Wednesday, October 5, 2011

Questions About Writing

I belong to a writers group online, and since I am an author, I was asked by the group moderator if I would help out by answering questions from aspiring writers in the group.

After doing this for a couple of days, I thought there may be others who have a few of the same questions.

Dear CJ,
before you published your first book, did you ever come close to throwing in the towel and giving up? what kept you going?

No, I never even considered giving up. If anything, when I got discouraged, I doubled my efforts, because I wanted it so bad I could taste it! I think I mentioned, I gave up a full time job to try and get my book published. I decided if I didn't get a contract by the end of six months, I would go back to work and consider my writing a nice little hobby.

Well, it's a good thing it worked out, because I know now, after having four books published and with another five children's fiction books in the hands of a wonderful illustrator that I found online -- I never in a million years could have pushed the writing aside -- it isn't a hobby. Writing is as much a part of me as my eyes, or my hands are.

Remember, it only takes one "yes" to be published ... be persistent, be dedicated, and believe in yourself and your work.

Does it sometimes happen, when you write for children, to get 'carried away' into something that is too complicated and then you have to simplify? In other words, how do you know what a child aged x years old will understand?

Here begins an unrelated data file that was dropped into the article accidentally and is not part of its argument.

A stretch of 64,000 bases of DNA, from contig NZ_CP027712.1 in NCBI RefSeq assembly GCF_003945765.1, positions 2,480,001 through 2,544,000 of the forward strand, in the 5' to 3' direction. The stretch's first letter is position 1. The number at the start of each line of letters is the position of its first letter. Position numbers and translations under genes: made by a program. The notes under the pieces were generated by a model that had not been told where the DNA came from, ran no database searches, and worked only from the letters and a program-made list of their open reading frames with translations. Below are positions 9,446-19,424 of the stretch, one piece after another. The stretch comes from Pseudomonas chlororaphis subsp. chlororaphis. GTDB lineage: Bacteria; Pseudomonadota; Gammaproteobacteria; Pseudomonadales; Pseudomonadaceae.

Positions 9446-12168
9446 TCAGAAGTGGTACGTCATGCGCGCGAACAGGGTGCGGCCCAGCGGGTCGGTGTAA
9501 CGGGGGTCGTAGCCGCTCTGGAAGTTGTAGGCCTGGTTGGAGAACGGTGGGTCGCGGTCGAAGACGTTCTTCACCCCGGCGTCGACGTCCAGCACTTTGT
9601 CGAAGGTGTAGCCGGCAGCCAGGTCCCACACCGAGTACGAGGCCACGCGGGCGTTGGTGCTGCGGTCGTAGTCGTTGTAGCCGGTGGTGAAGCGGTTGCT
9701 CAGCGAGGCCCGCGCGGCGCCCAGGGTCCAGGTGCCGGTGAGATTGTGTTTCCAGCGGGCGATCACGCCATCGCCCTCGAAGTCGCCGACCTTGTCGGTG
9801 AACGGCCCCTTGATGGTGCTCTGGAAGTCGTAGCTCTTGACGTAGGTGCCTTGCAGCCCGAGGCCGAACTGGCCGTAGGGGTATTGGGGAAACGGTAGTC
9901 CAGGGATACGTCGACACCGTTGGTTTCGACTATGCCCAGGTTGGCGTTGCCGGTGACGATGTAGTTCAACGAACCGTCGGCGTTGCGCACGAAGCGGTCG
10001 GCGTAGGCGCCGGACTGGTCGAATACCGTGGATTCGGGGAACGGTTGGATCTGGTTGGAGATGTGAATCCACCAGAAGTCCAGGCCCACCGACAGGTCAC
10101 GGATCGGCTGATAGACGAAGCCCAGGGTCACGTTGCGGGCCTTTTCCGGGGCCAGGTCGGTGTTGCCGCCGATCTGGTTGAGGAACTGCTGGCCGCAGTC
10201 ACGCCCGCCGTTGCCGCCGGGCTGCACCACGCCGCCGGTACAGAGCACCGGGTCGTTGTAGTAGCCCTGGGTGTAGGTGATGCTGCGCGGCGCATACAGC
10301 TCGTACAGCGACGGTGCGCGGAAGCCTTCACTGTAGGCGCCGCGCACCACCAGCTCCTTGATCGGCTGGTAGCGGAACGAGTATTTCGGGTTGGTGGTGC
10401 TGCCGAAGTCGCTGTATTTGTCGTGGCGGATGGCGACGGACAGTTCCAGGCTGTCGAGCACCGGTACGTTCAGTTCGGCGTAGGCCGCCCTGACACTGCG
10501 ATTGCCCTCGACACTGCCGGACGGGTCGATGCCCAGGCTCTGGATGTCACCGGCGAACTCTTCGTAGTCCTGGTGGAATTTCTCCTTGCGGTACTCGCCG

Hi Marc,
As to how, and if, something works, and if it can be understood by children at certain ages, I guess I cheat ... well, actually, I prefer to call it "get a leg up".

When I write something for children, whether it's a poem or a story, I try it out first on one or more of my grandchildren in that age group -- I have nine grandchildren, boys and girls, and ranging in age from two up to fourteen. They're my best (and most painfully honest) critics. When it works, it works. When it doesn't, I get the audible "raspberries" and, after finding out why it was ditzed, I head back to the drawing board to lick my wounds and re-write.

If it passes the first test with my grandchildren, I often take it along on an author school visit. During each of my presentations, I ask the children and teachers if they would like to hear a new story (or poem).

Children know what's funny, what's scary, what will make them cry, or mom and dad angry. Ask your children, grandchildren, go to a library and find a group of little ones. Go to the source ...

Thank you!

hey cj,
congrats on being a published author. Just a couple of questions. How do you first plan a story? Develop your characters or plot? And how do you create that pefect 'voice' of the narrator?
thankyou for your time :)

Hi CJ!
I would like to write stories/books for the 12-17 age group. Currently I'm writing a fantasy (I've been writing it for about 7 years now).

My question to you is, I know generally what I want to happen in my story but I can't seem to fill in the blanks! Has this ever happened to you? If so, what did you do to get around it or fix it?

Great Questions, Ladies,
Milly, I first plan a story probably like you and everyone else does -- somehow, an idea just comes, and when it does, I run with it. I like to call it "being inspired". I have a strong belief in the universe and everything happening for a reason, and also exactly when it's supposed to happen.

I think we've all had an "inspiration" with our writing; you know, where a story or poem almost writes itself. When the inspiration comes to us, it's all we can think of and the words flow so easily from our hearts to our minds and fingers.